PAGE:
Green Air Fresheners Del Valle TX

The best pollution-busters include Boston fern, date palm, bamboo palm, Janet Craig, English ivy, weeping fig, peace lily, areca palm, corn plant, and the lady palm, as well as spider plants and philodendron. Wolverton recommends about two to three plants per 100 square feet.

Bastrop Gardens
(512) 303-5672
316 Old 71
Cedar Creek, TX
 
Gardens
(512) 451-5490
1818 W. 35th Street
Austin, TX
 
Hill Country Eco-Scaping
(512) 762-3681
Austin, TX

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It's About Thyme
(512) 280-1192
11726 Manchaca Road
Austin, TX
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Annuals, Chemicals, Crop Protection, Garden Center Marketing, Garden Centers / Nurseries, Garden Ornaments, Groundcovers, Grower Locations, Heirloom Plant Nurseries, Herbs, Horticulture Companies, Irrigation Services, Landscape Contractors, Landscape Design, Landscaping Services, Mulch, Perennials, Plant Merchants, Plants, Roses, Seeds, Shrubs, Trees

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Plant Odyssey Inc
(512) 398-2714
7101 Niederwald Strasse
Kyle, TX

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East Austin Succulents
(512) 947-6531
2302 Deadwood Dr
Austin, TX

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The Great Outdoors
(512) 448-2992
2730 South Congress Avenue
Austin, TX
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Annuals, Aquatic Containers, Aquatics, Arbors / Arches, Arrangement Accessories, Bird Baths, Bird Feeders, Bird Gardens, Bonsai, Bonsai Equipment / Supplies, Bulbs, Business Services, Cactus / Succulent, Ceramic, Terra Cotta & Stone Containers, Chemicals, Christmas Trees, Christmas Trees - Cut, Concrete Furniture, Conifers / Evergreens, Container Gardening, Containers, Containers - Decorative, Crop Protection, Decorative Planters & Urns, Display Structures, Equipment, Nursery, Ferns, Fertiliz…

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YardFarm Austin
(541) 968-6213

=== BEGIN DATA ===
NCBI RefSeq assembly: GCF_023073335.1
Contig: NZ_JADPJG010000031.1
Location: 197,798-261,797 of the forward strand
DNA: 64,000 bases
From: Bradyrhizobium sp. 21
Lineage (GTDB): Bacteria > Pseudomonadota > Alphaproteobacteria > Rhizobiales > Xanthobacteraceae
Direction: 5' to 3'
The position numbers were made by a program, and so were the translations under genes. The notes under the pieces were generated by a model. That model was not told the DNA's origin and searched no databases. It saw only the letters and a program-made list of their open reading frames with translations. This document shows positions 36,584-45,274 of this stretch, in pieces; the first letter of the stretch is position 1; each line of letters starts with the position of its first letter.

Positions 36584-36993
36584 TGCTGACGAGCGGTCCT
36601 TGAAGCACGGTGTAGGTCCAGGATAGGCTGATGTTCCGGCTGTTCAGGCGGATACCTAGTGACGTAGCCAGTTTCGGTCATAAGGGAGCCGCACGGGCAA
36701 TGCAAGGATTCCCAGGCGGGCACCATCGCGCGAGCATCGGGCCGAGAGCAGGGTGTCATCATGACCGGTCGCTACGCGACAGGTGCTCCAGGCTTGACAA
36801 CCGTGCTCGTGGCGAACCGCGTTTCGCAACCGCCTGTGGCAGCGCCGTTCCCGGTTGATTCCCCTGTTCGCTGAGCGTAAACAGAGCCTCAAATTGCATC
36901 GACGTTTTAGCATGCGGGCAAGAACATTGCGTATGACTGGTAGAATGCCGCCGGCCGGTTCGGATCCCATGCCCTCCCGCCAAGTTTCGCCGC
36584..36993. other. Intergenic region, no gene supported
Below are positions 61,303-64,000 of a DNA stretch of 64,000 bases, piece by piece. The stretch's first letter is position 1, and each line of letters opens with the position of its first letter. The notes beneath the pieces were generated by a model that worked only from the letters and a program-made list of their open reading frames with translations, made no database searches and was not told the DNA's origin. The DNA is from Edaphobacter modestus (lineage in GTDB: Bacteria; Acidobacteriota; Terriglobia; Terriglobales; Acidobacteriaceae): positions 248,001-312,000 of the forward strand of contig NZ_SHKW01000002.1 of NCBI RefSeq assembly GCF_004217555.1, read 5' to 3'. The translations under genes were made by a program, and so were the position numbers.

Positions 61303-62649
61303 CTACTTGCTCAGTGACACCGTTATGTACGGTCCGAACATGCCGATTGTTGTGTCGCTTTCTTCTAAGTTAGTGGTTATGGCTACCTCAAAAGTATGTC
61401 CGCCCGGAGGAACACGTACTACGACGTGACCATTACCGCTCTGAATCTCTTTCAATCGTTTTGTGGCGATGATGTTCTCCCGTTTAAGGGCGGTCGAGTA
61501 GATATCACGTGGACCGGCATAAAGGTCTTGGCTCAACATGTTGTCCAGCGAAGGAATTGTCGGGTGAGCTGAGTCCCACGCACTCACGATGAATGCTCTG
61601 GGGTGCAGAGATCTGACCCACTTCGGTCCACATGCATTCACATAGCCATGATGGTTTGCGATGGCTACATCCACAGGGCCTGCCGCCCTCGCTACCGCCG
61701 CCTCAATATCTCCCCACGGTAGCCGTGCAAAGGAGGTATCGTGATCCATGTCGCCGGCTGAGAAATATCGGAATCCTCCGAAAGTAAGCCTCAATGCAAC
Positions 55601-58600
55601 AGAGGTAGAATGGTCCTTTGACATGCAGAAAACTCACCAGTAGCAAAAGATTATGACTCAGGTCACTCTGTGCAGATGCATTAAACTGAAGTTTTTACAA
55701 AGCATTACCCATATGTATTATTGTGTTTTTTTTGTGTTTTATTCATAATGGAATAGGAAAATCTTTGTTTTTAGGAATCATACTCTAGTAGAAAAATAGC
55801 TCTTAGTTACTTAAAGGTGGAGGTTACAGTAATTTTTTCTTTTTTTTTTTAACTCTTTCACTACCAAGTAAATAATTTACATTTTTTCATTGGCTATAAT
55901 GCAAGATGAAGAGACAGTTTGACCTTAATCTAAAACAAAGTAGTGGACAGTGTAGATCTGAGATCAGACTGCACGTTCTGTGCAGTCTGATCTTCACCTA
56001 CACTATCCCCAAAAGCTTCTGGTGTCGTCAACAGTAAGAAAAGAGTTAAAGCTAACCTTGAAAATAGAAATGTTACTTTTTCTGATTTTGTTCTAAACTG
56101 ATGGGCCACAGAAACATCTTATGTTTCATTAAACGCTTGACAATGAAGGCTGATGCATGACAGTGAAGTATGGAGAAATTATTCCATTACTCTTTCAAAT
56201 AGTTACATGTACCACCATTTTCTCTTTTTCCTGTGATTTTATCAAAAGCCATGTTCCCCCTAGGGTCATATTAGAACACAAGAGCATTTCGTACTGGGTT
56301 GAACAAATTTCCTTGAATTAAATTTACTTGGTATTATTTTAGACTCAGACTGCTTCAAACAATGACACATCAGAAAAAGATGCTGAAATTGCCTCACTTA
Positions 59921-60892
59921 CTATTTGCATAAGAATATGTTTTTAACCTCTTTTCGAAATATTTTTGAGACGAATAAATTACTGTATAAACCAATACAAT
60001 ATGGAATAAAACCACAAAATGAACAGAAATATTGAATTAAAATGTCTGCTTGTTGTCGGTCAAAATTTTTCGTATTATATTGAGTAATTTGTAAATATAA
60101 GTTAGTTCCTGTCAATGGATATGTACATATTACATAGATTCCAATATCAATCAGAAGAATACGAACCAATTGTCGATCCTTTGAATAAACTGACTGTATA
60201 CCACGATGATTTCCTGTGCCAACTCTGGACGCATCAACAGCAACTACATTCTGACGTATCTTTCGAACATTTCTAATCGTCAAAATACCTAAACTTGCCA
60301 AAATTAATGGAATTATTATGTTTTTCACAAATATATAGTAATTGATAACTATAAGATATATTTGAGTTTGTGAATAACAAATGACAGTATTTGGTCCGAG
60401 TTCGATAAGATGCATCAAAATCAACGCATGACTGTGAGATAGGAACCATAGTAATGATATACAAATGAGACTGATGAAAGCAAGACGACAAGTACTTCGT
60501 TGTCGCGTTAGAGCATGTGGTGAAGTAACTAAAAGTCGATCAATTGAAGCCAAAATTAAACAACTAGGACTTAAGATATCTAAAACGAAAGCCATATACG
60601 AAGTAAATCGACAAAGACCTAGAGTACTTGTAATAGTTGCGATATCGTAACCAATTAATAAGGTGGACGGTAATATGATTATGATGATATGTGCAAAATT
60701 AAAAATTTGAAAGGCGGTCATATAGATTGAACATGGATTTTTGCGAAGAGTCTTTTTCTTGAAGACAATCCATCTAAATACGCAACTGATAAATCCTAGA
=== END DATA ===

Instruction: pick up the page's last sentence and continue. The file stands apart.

208 Nelray
Austin, TX

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Barton Springs Nursery
(512) 328-6655
3601 Bee Caves Road
Austin, TX
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Bloomer Garden Center
(512) 281-2020
507 Highway 95 North
Elgin, TX
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Plants for Clean Air, Sunscreens

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Green Air Fresheners
Q Is it true that plants can clean the air in my house?

A
“Plants can indeed improve your air quality,” says Bill Wolverton, a retired NASA researcher who has done extensive experiments with plants in closed environments. In fact, he adds, “In the grand scheme of things, they could survive without us, but we certainly couldn’t survive without them.”

If your home is typical, it contains trace levels of pollutants such as formaldehyde, benzene, and trichloro- ethylene, which can waft into the air from cleaning products, dry-cleaned clothes, and other sources. Certain plants, happily enough, like to siphon such chemicals out of the air. As their leaves release moisture, they also absorb the pollutants, which then get broken down inside the plants. In one of Wolverton’s studies, plants removed 99 percent of the formaldehyde in a room in just four hours.

The best pollution-busters include Boston fern, date palm, bamboo palm, Janet Craig, English ivy, weeping fig, peace lily, areca palm, corn plant, and the lady palm, as well as spider plants and philodendron. Wolverton recommends about two to three plants per 100 square feet. Try placing them where air circulates. It’s best to avoid plants with flowers, since the pollen may trigger allergies. And since damp dirt can breed mold and mildew, sprinkling some aquarium gravel onto the soil will keep the air even cleaner.

Natural Sunscreens
Q Every sunscreen I see contains synthetic chemicals. Are there any natural versions?

A Yes, but you may not like them: The only truly natural sunscreens are titanium dioxide and zinc oxide, the thick white mineral-based substances that lifeguards rub onto their noses.

“If you don’t mind having your entire face white like a Kabuki actor’s, they work perfectly,” says Dennis Sepp, a chemist who is president and formulator of ShiKai skin care products in Santa Rosa, California. It’s possible to find sunscreens with lower—and less visible—concentrations of these minerals. But you might as well stick with standard sunscreens; there’s little evidence that the chemicals in them are hazardous to your health.

Some people do suffer allergic reactions from products containing para-aminobenzoic acid, or PABA. But the workhorse of many sunscreens these days is a chemical called Parsol 1789, which hasn’t been shown to cause problems, says Jon Starr, an assistant professor of dermatology at Stanford University.

Your best bet is to choose a product with a sun protection factor (SPF) of at least 15. And be sure to rub on a lot of it—the biggest mistake most of us make is using too little.

Stopping Inflammation
Q I’ve heard that inflammation of the arteries can raise my risk of heart problems. Can I reduce inflammation naturally?

A Yes, you can—and most of the things that lower inflammation are good for you in all sorts of other ways, too. (In fact, if we didn’t know better, we’d think the whole inflammation story was cooked up by resear...

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